After a sad but funny meeting with her doctor–lose the weight of a Siberian Husky (55 pounds) or else– and an even sadder meeting at the local gym–125 dollars a month is all I have to say– she decides to go for a run. “One block,” she tells herself. One block is all it takes to have Brittany drenched in sweat. It’s also all it takes for her to join her new friends Katherine (Michaela Watkins), a jogging veteran, and fellow rookie Seth (Micah Stock) in marathon training. Block by block, brick by brick, laugh by laugh. She eventually reaches her goal at a tear-jerking finish line.
“…script gives Brittany lots of relatable obstacles…lots of answers on how to take down insecurities.”
The getting there isn’t always easy. Not for her or for us. Brittany’s childlike absurdities regress into annoyance; her need to zone everyone out repetitive. There’s a perfect guy (Utkarsh Ambudtkar) she ignores long enough for you to start rolling your eyes. While that does become problematic, the breakout director and actress lift this above your average comedy. That’s because Paul Downs Calazio isn’t your average director. The acclaimed playwright (Really Really) has an eye for what scares and delights this generation. Now more than ever, we care about our image, both in figure and on a social level. Calazio’s script gives Brittany lots of relatable obstacles while giving his audience lots of answers on how to take down insecurities.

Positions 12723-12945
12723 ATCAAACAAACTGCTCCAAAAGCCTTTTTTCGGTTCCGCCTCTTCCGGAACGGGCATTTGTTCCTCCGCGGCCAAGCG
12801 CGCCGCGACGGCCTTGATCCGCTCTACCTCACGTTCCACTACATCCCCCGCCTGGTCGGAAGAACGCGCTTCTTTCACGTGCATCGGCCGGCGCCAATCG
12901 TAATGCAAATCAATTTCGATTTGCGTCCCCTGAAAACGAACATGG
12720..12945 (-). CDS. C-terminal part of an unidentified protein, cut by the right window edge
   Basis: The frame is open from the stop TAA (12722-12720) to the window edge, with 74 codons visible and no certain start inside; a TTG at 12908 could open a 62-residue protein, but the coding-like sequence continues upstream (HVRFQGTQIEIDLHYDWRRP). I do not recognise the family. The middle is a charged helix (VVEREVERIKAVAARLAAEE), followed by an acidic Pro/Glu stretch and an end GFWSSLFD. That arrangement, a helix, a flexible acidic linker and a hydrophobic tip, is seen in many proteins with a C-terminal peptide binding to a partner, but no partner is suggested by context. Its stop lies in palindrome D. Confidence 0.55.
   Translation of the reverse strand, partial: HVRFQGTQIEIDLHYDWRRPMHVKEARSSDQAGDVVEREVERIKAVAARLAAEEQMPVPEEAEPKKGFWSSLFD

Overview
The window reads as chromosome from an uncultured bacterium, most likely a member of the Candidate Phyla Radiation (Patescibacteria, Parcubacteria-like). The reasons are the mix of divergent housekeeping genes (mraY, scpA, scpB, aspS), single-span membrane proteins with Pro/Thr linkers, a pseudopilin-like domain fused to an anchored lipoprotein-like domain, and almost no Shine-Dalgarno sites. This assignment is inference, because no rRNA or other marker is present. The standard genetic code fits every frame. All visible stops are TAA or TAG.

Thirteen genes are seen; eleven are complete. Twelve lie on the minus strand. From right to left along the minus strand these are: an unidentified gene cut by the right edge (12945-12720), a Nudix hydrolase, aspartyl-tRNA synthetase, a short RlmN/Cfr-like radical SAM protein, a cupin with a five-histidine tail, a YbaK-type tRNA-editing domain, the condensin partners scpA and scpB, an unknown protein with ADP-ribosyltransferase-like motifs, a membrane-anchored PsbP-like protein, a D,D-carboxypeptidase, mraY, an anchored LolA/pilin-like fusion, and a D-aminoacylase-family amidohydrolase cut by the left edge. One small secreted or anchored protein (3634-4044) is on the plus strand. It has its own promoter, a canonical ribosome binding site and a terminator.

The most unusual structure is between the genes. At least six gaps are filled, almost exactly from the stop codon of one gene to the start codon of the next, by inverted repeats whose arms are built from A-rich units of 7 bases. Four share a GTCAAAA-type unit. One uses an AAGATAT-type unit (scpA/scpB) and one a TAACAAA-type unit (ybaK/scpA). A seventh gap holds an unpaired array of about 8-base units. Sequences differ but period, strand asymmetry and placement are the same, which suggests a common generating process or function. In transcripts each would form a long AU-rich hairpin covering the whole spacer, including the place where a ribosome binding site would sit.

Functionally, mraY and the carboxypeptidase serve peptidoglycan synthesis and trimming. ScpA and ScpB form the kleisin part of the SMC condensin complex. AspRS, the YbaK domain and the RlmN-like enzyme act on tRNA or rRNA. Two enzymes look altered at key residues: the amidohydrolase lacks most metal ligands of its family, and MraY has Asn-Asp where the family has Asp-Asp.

The answer to this film, however, is Bell’s Brittany. Bell is as hilarious as ever. But she also emotes great empathy. Those smiles and tears are genuine. Fittingly, she’s given all of us going through the same thing what we have been looking for: a step in the right direction.
"…she's in the middle of World War 3: Brittany vs. her bathroom scale."